Water supply for sheep and beef cattle in Stock Containment Areas
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AgNote LC0077 – This AgNote replaces LC0077 (2016)
Version: September 2018
A stock containment area consists of one or more small yards where stock are confined during periods of drought, natural disasters and other emergencies. The yards are permanent, stock proof and equipped with appropriate feeding and watering facilities, as well as shade. They are normally located on a well-drained site close to stock handling facilities but away from boundary fences, watercourses and drainage lines.
When animals are confined in containment areas they are required to live in close proximity to each other, can be exposed to increased levels of dust and mud, and are often on a more targeted diet than they might receive in the paddock.
An endless supply of good quality water is vital to maintain stock condition, minimise the risk of disease and reduce stress.
Animals placed in a containment area are totally reliant on the manager for all aspects of their welfare. Livestock managers have a legal and moral responsibility to look after their animals at all times. These responsibilities are clearly defined in:
- Code of Accepted Farming Practice for the Welfare of Sheep (Victoria) (Revision Number 2)
- Code of Accepted Farming Practice for the Welfare of Cattle (Victoria) (Revision Number 1)
Water supplied to a stock containment area should be of the highest possible quality available. It should be fresh, cool and clean.
The water should be low in salt, organic matter, suspended clay and free of other toxic substances such as blue-green algae, heavy metals and chemical residues.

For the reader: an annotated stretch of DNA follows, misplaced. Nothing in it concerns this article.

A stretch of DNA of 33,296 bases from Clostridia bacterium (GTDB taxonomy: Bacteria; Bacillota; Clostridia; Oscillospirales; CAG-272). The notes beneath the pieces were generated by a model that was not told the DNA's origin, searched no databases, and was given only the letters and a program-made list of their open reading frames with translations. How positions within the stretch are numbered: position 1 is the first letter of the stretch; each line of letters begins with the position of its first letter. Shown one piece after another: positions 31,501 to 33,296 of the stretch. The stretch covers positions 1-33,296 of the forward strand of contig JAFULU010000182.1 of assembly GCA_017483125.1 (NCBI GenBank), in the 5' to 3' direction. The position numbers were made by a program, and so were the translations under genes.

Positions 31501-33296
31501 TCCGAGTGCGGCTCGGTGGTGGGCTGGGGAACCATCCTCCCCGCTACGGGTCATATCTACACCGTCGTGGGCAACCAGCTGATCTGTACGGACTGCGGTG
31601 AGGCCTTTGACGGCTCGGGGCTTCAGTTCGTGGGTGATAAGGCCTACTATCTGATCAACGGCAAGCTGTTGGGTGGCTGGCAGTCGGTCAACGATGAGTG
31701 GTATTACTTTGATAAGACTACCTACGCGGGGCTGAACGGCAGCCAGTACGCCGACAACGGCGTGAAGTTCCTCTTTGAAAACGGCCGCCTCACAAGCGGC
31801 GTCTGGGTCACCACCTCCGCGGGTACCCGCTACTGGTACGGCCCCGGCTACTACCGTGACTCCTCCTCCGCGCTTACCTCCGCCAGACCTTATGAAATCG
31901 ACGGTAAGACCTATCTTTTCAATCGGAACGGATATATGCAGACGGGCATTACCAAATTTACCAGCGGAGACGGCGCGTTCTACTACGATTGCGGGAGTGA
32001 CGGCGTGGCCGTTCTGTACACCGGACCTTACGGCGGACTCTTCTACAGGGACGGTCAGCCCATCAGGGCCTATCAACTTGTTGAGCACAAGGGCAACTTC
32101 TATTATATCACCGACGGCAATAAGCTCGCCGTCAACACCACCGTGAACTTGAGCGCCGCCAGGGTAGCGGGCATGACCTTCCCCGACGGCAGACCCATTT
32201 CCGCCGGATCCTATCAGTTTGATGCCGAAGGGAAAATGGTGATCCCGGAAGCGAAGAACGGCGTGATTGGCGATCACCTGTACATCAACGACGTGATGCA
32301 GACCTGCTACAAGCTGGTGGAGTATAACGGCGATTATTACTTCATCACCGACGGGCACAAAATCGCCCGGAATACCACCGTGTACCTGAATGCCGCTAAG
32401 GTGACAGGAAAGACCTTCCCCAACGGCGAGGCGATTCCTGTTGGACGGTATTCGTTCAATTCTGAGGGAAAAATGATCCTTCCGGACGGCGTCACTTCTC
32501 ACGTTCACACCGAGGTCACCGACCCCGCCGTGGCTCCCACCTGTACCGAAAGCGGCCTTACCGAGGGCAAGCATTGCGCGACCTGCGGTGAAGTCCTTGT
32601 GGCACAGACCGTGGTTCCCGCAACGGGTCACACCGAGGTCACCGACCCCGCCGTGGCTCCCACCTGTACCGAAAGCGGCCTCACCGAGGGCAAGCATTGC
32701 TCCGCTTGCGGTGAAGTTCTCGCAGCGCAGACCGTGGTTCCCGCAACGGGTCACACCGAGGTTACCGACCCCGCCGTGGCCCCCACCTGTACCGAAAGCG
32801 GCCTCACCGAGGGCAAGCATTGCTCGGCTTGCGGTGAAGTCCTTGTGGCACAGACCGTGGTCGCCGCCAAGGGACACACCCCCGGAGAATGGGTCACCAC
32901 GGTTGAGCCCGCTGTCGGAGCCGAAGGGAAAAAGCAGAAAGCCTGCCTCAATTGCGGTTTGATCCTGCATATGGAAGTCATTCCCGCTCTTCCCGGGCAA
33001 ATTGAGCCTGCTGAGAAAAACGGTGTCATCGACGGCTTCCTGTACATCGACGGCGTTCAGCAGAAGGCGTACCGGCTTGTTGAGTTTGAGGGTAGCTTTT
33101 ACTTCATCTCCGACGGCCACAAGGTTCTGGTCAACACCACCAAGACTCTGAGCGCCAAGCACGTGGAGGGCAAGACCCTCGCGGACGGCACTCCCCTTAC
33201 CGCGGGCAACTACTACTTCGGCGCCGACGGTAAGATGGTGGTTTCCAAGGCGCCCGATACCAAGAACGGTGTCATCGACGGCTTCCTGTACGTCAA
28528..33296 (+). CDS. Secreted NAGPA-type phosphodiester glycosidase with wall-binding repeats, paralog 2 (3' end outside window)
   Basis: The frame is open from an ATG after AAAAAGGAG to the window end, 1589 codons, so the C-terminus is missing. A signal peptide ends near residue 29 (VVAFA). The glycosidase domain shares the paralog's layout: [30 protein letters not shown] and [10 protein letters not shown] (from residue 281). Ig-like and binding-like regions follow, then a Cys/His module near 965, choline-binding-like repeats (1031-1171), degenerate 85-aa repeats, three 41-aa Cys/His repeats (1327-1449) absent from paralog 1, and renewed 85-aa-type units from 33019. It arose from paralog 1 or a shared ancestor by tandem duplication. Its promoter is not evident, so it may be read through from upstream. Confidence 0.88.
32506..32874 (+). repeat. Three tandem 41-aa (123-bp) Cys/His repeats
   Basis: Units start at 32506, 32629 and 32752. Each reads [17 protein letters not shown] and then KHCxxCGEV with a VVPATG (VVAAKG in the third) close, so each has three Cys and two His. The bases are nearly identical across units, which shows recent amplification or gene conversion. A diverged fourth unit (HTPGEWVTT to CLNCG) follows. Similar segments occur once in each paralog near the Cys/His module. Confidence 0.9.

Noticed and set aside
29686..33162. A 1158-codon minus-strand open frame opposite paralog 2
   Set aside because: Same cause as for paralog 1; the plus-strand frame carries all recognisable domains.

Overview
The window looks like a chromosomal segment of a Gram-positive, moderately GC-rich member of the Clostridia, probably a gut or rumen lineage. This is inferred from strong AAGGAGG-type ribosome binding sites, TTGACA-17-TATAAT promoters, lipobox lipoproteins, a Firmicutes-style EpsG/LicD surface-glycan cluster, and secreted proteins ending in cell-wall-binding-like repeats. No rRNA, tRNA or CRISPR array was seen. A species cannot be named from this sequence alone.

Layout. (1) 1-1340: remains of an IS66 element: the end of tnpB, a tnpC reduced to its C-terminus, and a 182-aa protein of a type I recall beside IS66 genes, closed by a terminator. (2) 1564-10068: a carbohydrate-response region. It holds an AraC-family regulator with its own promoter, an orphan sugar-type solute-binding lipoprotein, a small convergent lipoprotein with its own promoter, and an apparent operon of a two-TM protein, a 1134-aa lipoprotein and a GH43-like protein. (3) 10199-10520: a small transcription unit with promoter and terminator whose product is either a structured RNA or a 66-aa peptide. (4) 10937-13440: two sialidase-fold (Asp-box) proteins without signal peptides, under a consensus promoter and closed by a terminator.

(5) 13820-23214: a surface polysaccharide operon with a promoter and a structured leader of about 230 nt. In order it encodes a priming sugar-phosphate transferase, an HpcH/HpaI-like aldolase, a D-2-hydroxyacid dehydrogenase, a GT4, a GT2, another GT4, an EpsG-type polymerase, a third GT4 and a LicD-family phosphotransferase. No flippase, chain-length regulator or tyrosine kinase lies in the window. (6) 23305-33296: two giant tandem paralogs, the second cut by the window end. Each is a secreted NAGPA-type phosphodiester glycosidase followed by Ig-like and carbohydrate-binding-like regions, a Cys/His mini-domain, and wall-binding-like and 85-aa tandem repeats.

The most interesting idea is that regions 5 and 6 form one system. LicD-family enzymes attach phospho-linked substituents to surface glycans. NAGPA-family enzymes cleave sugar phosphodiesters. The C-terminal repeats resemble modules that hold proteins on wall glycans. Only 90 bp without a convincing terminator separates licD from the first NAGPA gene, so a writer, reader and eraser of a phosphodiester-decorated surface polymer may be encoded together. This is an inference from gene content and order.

If there is any question regarding its suitability a sample should be collected from the water source and sent to an appropriate water testing laboratory for analysis.
Evidence from recent droughts indicates stock avoid or reduce consumption of water which is:
- Polluted with food residues
- Has dust or straw floating on the surface.
Surface material should be skimmed off the water daily. Troughs should be completely emptied, cleaned and re-filled every 1–2 days to maximise palatibility.
Recommendations for various water quality parameters are described below:
Salinity refers to the concentration of soluble salts in soil or water. All natural waters contain some dissolved salts such as sodium, magnesium and calcium. Sodium chloride (table salt) is the most common of all the salts; it is the main constituent of seawater. The level of salt in water affects its suitability for irrigation, stock and domestic use. Salts based on calcium and magnesium also affect the hardness and alkalinity of water.
There are two main methods of determining the salt content of water; Total Dissolved Solids and Electrical Conductivity.